5 Ways to make your CV stand out
Getting a job these days isn’t always easy – in fact it isn’t ever easy! When jobs get advertised, employers and recruiters alike generally get inundated with CVs and applications so it stands to reason then that if you are to give yourself the best opportunity of being successful, that you need to ensure that your CV gets noticed. We’re not recommending printing it on fluorescent paper or such like, but instead making sure that it impresses an employer by its contents. How can you do that ? Well, here are 5 Ways to make your CV stand out for a start…
When referring to your employment history, if you simply list all the standard job duties for a particular position, you are probably doing what every other candidate is. If instead however you outline how you specifically achieved in that role, how you added value to your employer, it’s a different story. Providing evidence of your achievements is one way of distinguishing you from other candidates who have applied – they are the things that make you stand out. An employer will be much more impressed with detail about tangible successes and achievements as opposed to simply a cut and pasted job description. Remember – it is the facts, figures and results that count.
Tailor it to the job
We really can’t stress enough how important it is to do this. An employer wants to see a CV that is a good match for their position, not just a generic CV that they can tell you have sent out en masse for every vacancy that you see. Look at the job advertisement and job description and then try and objectively assess your CV. Do you seem to meet the essential criteria? Have you provided proof that you have the experience and skills that the employer is seeking? Does your personal profile indicate career aspirations that are relevant to this job, career and industry? If the answer to any of these questions is ‘No’, then it’s time to take stock and update and tailor your CV accordingly.
Many job boards and recruitment agencies in particular use quite sophisticated online systems for shortlisting candidates. Candidates are vetted by how close a match they are to the job vacancy and one of the ways that is undertaken is by assessing if particular keywords are in evidence on their CV. Chances are if the words aren’t present, you won’t be selected. It’s important therefore to use relevant keywords throughout your CV. How can you find out what they are? Well, again it comes down to looking at the job description or advertisement. Look at the key requirements, the mandatory criteria. If you don’t use similar words to an employer describe a skill or a job duty, then you may unfortunately get through the net. We’re not of course advocating replicating exactly what an employer has written; however instead select the main key or ‘buzz’ words and make sure that you use them.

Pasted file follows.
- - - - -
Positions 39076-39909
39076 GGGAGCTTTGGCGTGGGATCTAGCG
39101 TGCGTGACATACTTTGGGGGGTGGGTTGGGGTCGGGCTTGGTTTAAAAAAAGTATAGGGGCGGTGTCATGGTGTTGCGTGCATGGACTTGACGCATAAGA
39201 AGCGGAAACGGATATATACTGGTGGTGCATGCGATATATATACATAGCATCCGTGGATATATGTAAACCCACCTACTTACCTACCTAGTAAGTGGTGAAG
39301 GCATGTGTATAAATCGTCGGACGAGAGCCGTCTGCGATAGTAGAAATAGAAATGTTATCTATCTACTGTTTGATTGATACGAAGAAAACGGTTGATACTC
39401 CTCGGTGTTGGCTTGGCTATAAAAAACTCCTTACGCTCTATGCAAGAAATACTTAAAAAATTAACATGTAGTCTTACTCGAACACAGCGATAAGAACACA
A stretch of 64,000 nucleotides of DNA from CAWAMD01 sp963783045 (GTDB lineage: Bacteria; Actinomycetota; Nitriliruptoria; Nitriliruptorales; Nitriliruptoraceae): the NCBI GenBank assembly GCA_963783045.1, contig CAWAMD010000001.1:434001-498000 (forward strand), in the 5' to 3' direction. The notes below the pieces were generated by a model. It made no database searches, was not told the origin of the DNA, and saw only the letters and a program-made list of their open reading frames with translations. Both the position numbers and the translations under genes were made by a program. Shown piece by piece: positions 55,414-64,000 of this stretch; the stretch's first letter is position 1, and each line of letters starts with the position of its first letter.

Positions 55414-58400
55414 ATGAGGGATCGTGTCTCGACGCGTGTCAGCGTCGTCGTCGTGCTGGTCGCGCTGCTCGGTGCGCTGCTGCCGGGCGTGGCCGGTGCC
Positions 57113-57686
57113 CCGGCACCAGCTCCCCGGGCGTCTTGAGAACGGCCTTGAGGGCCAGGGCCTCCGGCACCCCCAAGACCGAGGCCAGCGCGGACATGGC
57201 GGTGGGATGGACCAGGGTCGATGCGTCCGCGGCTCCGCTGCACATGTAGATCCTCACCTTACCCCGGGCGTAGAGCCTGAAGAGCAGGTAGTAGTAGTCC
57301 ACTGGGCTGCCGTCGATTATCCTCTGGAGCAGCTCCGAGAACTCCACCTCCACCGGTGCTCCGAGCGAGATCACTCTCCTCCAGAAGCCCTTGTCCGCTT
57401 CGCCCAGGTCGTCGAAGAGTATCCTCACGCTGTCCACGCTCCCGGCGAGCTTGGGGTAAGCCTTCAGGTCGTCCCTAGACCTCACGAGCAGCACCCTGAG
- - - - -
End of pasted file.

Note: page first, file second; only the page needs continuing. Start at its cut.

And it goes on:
Make it concise and readable
The general consensus seems to be that the ‘ideal’ CV ought to be a pretty standard A4 document and no longer than 2 pages in length. Certainly that is the norm and unless you are in an industry where a longer CV or a CV in other formats is deemed acceptable, it’s probably best to adhere to this. Those 2 pages then can make or break you being selected for a job. When you consider the sheer volume of CVs that employers and recruiters receive these days and the fact that they literally take seconds to decide if your CV goes into the shortlisted or rejected pile, it’s important that in those few seconds your CV serves its purpose and gets you put in the former pile – not the latter! To do that, make sure that it is clear, concise and that it is easy to read. Ensure that all sections are distinct from each other and use bullet points. Remember a CV is not an essay so avoid long wordy paragraphs throughout.
Leave no questions
If you have gaps in your employment history and don’t clearly explain what you have been doing during those gaps, you are making an employer ask questions. When they are looking at a pile of CVs however, they won’t have the time necessarily to ask those questions and may instead simply pass over your CV and move on to the next candidate. The key thing is to ensure that you cover all bases – fill in the gaps as it were. Make sure that your CV doesn’t make an employer wonder what you did during that gap period – leave no questions unanswered. Provide a full and detailed account of your education and work history and you stand a much better chance of your CV standing out.
We hope that these tips on how to make your CV stand out go some way towards helping you if you’re currently in the process of applying for jobs. Got any other tips to share? Why not let us know via the comments section below.
CV ready to go? Why not send it to the professionals and get a free CV review before you send it to the employer or recruiter?